O'DWYER and others during the diphtheria epidemics of 60 years ago had success intubating patients with silver or vulconite tubes. Brandstetter, in 1960, at the Congress of Anesthesiology was the first to report encouraging results with prolonged intubation using polyvinyl nasotracheal tubes. During the past six years, other physicians have reported their experience with prolonged intubation using plastic nasotracheal tubes. Most have found intubation an effective way to maintain the airway and a satisfactory substitute for tracheotomy,1-3 but some have serious reservations.4 In this paper we describe our experience with prolonged nasotracheal intubation in 1965 and 1966 and compare the complications of nasotracheal intubation with those of the tracheotomies performed during the five previous years.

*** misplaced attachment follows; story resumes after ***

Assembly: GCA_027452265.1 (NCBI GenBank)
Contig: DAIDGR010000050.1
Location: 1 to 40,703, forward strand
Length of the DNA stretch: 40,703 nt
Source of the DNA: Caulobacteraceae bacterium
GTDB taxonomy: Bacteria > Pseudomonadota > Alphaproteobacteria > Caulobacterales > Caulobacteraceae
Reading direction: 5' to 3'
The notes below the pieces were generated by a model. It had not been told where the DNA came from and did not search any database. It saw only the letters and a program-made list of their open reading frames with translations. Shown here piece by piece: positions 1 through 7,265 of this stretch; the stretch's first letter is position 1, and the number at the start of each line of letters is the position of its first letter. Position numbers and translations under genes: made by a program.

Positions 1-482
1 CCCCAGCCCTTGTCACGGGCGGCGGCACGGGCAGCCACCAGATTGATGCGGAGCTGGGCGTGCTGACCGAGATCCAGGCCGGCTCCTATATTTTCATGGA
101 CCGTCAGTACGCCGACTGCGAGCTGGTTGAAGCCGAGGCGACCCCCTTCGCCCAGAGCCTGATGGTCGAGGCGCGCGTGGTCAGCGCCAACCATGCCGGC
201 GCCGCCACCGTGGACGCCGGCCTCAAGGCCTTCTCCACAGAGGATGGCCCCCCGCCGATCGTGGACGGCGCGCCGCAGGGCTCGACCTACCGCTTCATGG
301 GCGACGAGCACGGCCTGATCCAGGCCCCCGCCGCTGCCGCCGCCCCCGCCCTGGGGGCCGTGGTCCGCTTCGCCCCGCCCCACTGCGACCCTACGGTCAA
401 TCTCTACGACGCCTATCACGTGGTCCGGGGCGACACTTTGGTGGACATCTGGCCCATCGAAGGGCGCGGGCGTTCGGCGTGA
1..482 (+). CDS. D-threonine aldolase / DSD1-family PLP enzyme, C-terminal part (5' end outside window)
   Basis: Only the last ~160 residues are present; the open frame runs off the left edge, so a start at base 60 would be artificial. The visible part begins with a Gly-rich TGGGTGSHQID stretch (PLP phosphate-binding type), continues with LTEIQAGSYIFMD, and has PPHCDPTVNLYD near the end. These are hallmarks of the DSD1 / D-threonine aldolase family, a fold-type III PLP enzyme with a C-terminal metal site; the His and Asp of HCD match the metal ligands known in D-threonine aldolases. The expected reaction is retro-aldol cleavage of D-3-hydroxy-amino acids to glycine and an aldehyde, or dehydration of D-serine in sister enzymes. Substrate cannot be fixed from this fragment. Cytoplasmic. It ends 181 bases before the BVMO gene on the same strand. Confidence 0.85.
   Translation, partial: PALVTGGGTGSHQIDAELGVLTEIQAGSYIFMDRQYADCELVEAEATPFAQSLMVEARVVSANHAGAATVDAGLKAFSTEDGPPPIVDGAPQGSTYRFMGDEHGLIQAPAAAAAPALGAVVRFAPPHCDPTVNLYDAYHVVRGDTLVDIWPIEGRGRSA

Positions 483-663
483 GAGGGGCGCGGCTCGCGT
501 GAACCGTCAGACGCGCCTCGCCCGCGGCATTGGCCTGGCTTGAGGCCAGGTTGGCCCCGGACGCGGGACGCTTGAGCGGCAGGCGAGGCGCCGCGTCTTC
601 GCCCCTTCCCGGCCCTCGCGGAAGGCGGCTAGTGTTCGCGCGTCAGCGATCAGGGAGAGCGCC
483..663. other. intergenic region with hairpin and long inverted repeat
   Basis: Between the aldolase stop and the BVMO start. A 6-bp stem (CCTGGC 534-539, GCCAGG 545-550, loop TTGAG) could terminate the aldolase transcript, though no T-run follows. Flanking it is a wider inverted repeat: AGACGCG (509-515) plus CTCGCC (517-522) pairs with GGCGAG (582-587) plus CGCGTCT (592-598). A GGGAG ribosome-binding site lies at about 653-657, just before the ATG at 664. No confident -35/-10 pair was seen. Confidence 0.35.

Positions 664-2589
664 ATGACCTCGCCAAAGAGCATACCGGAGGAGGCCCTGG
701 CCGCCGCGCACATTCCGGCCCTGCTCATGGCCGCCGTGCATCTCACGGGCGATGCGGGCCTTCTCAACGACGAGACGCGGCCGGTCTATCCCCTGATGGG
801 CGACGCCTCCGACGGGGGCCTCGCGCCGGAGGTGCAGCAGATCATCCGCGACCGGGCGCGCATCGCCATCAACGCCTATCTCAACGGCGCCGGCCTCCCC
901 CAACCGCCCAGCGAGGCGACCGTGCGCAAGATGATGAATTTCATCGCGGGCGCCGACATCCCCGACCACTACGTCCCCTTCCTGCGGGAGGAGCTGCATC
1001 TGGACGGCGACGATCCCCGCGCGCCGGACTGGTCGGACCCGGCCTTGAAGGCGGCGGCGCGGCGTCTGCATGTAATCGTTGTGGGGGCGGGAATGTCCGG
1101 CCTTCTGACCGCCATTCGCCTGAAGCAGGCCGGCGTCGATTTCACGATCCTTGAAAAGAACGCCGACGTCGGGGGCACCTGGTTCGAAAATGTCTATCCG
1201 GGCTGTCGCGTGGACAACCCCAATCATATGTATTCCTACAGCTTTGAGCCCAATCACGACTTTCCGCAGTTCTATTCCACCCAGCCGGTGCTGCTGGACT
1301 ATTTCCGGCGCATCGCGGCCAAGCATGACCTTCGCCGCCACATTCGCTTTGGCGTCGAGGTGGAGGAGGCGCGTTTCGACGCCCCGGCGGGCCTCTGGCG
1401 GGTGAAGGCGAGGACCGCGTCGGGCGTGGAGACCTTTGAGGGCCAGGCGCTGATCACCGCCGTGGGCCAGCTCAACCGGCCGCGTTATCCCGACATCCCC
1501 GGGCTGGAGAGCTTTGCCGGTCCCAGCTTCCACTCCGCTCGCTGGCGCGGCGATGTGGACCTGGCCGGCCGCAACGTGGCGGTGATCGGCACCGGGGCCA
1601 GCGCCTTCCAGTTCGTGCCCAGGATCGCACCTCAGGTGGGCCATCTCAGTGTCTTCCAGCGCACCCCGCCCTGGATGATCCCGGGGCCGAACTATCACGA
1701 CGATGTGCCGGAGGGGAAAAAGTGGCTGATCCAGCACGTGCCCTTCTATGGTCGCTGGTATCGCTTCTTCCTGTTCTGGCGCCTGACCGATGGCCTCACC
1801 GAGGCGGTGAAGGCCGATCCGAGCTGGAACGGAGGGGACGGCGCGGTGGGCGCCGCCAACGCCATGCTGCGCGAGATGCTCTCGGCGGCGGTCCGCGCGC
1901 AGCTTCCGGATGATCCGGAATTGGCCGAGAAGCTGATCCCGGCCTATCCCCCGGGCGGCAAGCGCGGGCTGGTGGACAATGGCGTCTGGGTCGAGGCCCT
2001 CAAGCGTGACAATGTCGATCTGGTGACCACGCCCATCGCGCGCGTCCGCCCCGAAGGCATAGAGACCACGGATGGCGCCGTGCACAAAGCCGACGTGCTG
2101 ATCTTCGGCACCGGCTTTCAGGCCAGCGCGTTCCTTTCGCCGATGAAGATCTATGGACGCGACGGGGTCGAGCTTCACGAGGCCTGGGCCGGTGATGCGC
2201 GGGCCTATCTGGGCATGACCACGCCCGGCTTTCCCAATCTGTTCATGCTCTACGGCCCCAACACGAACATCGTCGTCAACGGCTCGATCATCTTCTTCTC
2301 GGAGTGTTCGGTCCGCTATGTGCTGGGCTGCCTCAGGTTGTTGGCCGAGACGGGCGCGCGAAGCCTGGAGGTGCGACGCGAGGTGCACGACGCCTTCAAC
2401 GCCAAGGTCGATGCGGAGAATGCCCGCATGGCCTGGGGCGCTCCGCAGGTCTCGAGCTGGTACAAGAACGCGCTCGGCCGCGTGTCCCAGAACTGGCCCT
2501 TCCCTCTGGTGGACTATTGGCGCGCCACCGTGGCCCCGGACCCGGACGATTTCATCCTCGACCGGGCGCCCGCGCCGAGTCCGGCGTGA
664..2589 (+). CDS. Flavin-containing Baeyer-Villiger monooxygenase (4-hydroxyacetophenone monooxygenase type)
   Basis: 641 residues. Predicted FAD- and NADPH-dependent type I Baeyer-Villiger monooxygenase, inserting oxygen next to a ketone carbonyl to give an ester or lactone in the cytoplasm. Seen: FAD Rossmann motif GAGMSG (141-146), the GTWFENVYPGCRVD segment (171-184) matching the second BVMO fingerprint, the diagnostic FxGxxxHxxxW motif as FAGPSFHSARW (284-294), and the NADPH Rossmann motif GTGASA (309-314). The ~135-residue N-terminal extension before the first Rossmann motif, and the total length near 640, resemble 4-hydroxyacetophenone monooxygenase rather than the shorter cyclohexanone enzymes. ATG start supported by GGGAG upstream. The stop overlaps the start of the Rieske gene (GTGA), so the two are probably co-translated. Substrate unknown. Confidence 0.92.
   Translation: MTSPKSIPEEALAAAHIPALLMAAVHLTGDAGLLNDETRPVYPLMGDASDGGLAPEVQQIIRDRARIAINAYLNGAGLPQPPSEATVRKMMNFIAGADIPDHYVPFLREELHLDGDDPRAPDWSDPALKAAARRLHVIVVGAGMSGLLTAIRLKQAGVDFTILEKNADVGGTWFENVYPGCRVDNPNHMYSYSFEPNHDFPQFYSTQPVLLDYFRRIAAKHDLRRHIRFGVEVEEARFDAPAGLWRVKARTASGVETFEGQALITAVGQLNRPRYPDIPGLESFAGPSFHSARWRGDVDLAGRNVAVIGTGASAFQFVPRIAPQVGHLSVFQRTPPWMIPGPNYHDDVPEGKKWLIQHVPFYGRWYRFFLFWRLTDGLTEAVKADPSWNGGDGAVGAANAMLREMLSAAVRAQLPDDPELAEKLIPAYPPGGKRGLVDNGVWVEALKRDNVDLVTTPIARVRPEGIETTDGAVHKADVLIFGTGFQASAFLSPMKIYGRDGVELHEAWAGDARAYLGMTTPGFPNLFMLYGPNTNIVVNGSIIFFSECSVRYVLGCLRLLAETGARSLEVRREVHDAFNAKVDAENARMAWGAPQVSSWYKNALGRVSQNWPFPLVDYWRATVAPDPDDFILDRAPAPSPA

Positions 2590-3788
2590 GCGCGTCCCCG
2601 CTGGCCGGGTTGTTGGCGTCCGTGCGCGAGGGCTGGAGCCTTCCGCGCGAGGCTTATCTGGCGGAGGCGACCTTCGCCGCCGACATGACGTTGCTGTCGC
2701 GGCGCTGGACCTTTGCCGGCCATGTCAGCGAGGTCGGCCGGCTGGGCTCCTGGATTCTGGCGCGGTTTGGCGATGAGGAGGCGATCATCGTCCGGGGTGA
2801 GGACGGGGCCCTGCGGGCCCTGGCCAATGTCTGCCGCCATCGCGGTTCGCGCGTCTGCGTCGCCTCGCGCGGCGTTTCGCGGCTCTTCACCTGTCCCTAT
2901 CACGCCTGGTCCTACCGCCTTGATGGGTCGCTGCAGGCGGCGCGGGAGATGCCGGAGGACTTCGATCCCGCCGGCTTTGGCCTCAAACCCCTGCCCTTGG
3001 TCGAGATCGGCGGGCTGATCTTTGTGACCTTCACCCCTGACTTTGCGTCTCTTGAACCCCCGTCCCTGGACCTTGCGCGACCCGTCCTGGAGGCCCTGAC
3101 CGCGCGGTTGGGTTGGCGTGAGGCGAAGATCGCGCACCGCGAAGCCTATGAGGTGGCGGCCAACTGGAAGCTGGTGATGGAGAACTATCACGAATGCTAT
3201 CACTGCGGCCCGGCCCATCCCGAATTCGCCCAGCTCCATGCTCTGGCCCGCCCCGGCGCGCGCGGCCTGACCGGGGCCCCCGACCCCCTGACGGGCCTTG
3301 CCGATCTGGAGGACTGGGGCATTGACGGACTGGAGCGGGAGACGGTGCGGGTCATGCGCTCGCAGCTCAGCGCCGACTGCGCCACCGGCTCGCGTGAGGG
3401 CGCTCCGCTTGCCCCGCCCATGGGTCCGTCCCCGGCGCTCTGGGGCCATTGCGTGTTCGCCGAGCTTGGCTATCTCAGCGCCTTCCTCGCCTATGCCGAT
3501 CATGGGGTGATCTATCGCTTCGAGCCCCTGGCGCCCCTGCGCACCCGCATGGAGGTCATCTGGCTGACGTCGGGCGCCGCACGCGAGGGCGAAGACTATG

Rubber endotracheal tubes have one serious fault which prohibits their use for prolonged intubation. They produce deep ulcerations of the larynx and trachea within 48 hours, often with subsequent laryngeal stenosis.4-7 Polyvinyl
VerMeulen VR, Birck H. Prolonged Intubation vs Tracheotomy in Children. Arch Otolaryngol. 1968;87(2):152–154. doi:10.1001/archotol.1968.00760060154011
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